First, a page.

The three keywords of success: people, people and… people.

Oct 14, 2020 | written by:

One day, I read an old Chinese proverb that suggested that those who were worrying about next year should sow wheat, while those who were worrying about the next hundred years should educate people.

Like many popular proverbs, this one had a nugget of wisdom: in a world in constant change, where we cannot know for sure what will happen tomorrow, investing in people, rather than material resources, is the wisest thing we can do. This is because people can change things. Resources, on the other hand, cannot.

To better understand the importance of investing in people, let's leave Asia and move from China to Finland.

For a good part of the twentieth century Finland was one of the poorest countries in Europe, with an economy with little industrialisation, mainly dependent on agriculture. However today, Finland is one of the richest countries in the world, with the best education system in Europe and the highest quality of life.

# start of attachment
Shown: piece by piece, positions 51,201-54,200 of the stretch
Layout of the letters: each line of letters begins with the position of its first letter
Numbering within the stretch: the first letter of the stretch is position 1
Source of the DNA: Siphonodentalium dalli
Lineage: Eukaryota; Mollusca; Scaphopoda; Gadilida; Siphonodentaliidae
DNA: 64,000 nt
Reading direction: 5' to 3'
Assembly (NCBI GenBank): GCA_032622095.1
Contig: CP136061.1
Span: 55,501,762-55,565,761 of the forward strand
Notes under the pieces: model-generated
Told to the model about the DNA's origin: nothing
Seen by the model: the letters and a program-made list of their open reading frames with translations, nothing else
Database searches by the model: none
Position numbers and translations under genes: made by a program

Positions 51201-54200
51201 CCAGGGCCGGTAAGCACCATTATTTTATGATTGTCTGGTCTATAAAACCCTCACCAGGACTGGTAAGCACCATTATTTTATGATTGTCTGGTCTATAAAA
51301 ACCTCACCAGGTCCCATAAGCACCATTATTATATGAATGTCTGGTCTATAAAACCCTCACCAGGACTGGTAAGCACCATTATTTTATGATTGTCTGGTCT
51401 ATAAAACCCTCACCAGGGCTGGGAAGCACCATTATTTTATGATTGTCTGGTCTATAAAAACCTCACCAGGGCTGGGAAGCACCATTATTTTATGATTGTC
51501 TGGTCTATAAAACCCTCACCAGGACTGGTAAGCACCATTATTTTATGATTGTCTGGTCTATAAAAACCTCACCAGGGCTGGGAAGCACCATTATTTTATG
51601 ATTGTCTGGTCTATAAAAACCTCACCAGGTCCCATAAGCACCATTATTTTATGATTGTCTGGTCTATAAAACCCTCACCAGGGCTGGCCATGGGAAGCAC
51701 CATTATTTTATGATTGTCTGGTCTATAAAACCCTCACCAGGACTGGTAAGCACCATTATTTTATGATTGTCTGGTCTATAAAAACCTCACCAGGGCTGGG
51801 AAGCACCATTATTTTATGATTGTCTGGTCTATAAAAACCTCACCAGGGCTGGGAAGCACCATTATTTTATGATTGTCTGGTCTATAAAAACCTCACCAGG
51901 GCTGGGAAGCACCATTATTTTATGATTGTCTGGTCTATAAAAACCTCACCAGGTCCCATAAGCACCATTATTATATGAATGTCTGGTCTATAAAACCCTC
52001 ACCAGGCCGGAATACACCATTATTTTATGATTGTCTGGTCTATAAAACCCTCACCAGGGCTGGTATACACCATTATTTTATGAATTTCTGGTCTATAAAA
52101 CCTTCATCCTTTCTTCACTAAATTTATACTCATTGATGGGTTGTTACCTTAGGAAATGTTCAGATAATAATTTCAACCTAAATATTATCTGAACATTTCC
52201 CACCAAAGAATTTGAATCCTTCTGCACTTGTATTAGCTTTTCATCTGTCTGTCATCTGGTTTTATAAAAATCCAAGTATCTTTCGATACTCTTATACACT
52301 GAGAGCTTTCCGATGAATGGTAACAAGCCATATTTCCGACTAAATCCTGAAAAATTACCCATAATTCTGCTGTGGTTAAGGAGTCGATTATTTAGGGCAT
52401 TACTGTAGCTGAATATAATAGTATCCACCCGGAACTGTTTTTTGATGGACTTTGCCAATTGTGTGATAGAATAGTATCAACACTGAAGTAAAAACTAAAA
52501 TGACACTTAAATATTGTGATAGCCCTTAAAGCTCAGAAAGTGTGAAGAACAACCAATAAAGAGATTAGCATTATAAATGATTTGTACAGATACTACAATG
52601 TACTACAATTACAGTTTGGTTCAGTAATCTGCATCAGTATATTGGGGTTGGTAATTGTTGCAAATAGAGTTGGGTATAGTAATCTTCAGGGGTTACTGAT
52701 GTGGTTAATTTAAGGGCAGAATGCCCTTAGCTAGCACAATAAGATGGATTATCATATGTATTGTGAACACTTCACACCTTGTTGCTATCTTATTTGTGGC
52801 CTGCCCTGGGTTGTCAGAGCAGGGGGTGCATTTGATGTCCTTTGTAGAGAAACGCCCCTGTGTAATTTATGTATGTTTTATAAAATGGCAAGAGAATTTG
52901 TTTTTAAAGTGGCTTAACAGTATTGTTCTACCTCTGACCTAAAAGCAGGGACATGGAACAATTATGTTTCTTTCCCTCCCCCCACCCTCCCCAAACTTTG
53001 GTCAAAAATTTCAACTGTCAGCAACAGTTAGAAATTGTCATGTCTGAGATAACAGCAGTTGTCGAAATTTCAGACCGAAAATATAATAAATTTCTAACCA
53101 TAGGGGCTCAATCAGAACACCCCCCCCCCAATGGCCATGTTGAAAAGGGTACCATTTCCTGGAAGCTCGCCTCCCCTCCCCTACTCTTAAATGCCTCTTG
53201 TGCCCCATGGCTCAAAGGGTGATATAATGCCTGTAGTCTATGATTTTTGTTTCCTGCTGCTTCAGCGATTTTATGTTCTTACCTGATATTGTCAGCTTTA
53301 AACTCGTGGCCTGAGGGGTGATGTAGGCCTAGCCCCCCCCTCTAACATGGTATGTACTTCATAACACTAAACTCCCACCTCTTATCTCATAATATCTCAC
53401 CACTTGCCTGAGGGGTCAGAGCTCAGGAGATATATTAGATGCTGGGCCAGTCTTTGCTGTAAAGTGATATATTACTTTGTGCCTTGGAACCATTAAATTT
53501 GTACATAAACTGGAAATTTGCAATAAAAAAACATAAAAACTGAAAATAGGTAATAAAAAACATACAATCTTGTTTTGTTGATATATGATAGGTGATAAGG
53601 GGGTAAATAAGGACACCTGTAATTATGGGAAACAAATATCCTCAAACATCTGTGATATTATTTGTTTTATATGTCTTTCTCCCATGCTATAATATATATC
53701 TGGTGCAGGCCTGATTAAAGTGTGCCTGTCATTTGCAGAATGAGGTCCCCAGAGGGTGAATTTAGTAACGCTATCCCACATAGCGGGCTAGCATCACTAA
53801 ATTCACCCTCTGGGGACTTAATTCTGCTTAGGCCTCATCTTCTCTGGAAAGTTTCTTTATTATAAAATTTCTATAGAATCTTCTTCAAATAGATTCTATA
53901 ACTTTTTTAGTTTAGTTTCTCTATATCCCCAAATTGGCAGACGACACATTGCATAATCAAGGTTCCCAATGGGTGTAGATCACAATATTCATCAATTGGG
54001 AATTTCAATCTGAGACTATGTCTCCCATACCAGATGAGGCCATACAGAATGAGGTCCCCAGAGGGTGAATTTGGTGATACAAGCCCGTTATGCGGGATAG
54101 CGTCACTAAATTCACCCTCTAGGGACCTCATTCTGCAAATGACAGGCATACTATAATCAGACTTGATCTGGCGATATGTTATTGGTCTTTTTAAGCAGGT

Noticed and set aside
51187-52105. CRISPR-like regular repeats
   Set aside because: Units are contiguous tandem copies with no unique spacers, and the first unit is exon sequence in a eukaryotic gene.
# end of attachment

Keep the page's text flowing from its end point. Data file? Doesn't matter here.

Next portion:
So much so that in 2010, Newsweek magazine listed Finland as the best country in the world to live in. How was such a radical change possible over such a short time?

The answer is simple: they focused on people.
In an interview published in Monocle magazine, Juha Leppanen, director of the Demos think tank in Helsinki, said that the only solution for a country like theirs [Finland], remote and with a terrible climate, was to focus on people. Here lies the secret of Finland's economic development. They had nothing, and so they invested in their most important asset, people. These same people were then able to transform their country. The example of Finland shows that only people can drive change. Machines become obsolete. Money devalues. Buildings crumble into ruins. However, people can adapt and create value, even where none has existed before.